Reflecting on Forgiveness in the Season of Renewal

Reflecting on Forgiveness in the Season of Renewal

I’ve just finished writing a new book on anger (stay tuned for more details).

And as I’ve been doing so, I’ve been thinking a lot about forgiveness.

I’ve been reminded that there are few things more important in life, in so many situations, than forgiveness (for oneself and for others).

Not forgiving eats away at us, like a poison, and it can, if left unchecked, literally kill us.

Forgiveness, on the other hand, is healing, and healthy, and crucial for living a good and happy life.

Check out this article by Arianna Huffington from Thrive …

The week between Western Easter and Orthodox Easter, which I was brought up to observe growing up in Greece, got me thinking of the power of forgiveness. The world isn’t united by much, but this year the holidays of Passover, Ramadan and Easter all landed at the same time. The ceremonies are different, but they’re all celebrations of rebirth, renewal and reflecting on something larger than ourselves. And the ancient wisdom and traditions put me in mind of our modern paradox: we’re at a crossroads of long overdue reckonings on racial injustice and gender inequities. At the same time, we’ve seldom been more divided, polarized and paralyzed. So in this ecumenical — or at least calendar-driven — season of renewal, how can we reorient our focus away from hatred and vilification and toward transformation and impact? This is a question not just for us collectively, but also for the individual journeys we’re all on.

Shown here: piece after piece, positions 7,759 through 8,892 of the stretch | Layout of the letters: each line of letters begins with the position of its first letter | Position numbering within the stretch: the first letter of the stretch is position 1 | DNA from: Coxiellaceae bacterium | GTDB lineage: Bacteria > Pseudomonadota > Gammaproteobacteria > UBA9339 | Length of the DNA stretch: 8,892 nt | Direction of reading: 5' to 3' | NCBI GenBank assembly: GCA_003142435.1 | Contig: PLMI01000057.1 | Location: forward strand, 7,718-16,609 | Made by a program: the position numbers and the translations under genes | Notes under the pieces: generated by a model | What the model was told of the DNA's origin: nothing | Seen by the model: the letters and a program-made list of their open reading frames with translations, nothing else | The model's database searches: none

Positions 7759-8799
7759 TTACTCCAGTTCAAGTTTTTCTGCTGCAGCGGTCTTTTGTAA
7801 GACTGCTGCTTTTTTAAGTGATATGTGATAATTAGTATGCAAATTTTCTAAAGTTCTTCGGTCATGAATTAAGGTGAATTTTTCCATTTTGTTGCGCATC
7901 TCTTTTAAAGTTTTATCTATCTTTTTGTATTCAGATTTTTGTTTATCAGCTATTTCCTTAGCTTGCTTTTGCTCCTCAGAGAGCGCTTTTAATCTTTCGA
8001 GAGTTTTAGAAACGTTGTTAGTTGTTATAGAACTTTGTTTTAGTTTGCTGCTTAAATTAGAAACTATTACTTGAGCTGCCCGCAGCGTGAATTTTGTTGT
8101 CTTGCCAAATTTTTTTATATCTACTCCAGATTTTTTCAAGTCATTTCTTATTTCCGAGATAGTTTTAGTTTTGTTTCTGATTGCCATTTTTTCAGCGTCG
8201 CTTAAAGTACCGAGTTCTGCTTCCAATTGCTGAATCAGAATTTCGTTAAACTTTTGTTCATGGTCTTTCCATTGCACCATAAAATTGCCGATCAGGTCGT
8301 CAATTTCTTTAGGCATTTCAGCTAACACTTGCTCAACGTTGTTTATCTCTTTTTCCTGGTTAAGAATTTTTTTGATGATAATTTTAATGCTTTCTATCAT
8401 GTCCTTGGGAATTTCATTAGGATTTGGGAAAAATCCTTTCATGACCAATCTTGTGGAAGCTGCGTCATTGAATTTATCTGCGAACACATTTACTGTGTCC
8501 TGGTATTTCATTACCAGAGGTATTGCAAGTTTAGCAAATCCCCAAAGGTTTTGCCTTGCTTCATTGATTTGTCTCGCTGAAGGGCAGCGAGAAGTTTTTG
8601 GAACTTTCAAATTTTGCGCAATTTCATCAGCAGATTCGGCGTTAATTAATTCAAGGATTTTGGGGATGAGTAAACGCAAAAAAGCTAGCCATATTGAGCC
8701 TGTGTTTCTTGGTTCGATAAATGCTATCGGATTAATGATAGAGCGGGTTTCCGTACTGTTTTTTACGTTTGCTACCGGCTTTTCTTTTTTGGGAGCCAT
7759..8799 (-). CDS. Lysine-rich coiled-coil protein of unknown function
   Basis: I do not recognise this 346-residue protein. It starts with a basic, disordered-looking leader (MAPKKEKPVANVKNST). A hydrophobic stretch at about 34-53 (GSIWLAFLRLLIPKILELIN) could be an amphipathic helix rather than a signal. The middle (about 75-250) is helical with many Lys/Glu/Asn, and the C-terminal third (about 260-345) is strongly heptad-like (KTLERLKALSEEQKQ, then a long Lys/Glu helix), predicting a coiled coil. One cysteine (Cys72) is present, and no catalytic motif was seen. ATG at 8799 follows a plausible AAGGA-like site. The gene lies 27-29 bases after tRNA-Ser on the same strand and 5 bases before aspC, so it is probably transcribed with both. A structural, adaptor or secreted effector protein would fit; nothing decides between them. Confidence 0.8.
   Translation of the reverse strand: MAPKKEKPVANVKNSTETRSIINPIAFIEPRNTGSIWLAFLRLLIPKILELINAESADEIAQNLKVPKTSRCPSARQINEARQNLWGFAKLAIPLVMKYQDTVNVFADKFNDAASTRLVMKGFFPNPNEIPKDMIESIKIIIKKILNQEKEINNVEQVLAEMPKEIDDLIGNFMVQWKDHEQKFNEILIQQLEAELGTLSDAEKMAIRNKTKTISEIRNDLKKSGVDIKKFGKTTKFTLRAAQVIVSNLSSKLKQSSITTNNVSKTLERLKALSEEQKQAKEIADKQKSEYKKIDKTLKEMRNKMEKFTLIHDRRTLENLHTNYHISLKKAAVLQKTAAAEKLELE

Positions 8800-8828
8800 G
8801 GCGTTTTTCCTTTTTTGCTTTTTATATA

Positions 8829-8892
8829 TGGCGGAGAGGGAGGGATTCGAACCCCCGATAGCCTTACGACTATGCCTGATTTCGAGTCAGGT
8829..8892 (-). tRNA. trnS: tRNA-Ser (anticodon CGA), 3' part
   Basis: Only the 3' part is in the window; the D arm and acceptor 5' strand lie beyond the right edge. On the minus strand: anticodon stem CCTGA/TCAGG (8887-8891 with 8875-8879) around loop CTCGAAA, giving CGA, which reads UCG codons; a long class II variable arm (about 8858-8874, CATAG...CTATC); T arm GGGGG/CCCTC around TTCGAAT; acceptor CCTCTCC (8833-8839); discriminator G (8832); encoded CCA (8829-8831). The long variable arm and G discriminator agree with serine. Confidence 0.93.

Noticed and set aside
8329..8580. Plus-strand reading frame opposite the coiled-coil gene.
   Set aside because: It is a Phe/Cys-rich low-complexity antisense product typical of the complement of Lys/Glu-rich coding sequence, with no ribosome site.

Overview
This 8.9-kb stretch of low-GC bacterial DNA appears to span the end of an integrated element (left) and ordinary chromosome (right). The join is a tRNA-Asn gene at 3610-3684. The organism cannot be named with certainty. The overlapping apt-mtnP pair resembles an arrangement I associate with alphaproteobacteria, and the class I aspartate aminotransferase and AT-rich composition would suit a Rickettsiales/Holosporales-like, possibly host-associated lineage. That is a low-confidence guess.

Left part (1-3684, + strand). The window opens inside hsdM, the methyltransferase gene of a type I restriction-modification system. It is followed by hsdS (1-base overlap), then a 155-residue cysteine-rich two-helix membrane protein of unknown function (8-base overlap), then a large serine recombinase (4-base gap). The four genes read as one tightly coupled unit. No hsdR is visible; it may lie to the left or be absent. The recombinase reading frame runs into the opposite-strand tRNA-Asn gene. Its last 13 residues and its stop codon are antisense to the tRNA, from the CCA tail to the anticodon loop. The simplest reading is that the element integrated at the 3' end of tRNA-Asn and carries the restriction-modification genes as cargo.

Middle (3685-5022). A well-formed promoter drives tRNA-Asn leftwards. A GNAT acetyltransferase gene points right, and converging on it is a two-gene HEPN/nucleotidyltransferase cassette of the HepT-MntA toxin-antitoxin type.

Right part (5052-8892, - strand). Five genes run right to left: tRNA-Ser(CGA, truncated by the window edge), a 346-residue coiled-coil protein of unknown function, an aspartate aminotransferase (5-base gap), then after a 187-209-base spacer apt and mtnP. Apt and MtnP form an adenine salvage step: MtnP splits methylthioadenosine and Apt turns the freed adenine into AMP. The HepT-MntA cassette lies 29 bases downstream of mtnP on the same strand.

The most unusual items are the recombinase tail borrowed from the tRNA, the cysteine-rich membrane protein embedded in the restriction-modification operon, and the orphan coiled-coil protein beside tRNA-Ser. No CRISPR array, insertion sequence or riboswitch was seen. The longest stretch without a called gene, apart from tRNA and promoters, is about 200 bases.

We’re just emerging from a searing collective shared experience, and yet we’re as apart as ever — inhabiting different worlds with very little shared reality, and no shared values. As the Franciscan priest and spiritual teacher Father Richard Rohr, wrote recently, “Western civilization appears to be in a state of spiritual emergency.” It’s a state in which not only are people increasingly consumed with demonizing each other, they are doing their demonizing in the name of “holy and noble” virtues, like God, religion, truth, morality, their children, or love of country.

I had just read Father Rohr when I happened to listen to Krista Tippett’s On Being podcast with Sharon Salzberg and Robert Thurman on the theme of loving our enemies. Salzberg and Thurman are both renowned Buddhist teachers and writers — and literally co-wrote the book on the subject: Love Your Enemies: How to Break the Anger Habit & Be a Whole Lot Happier

… keep reading the full & original article HERE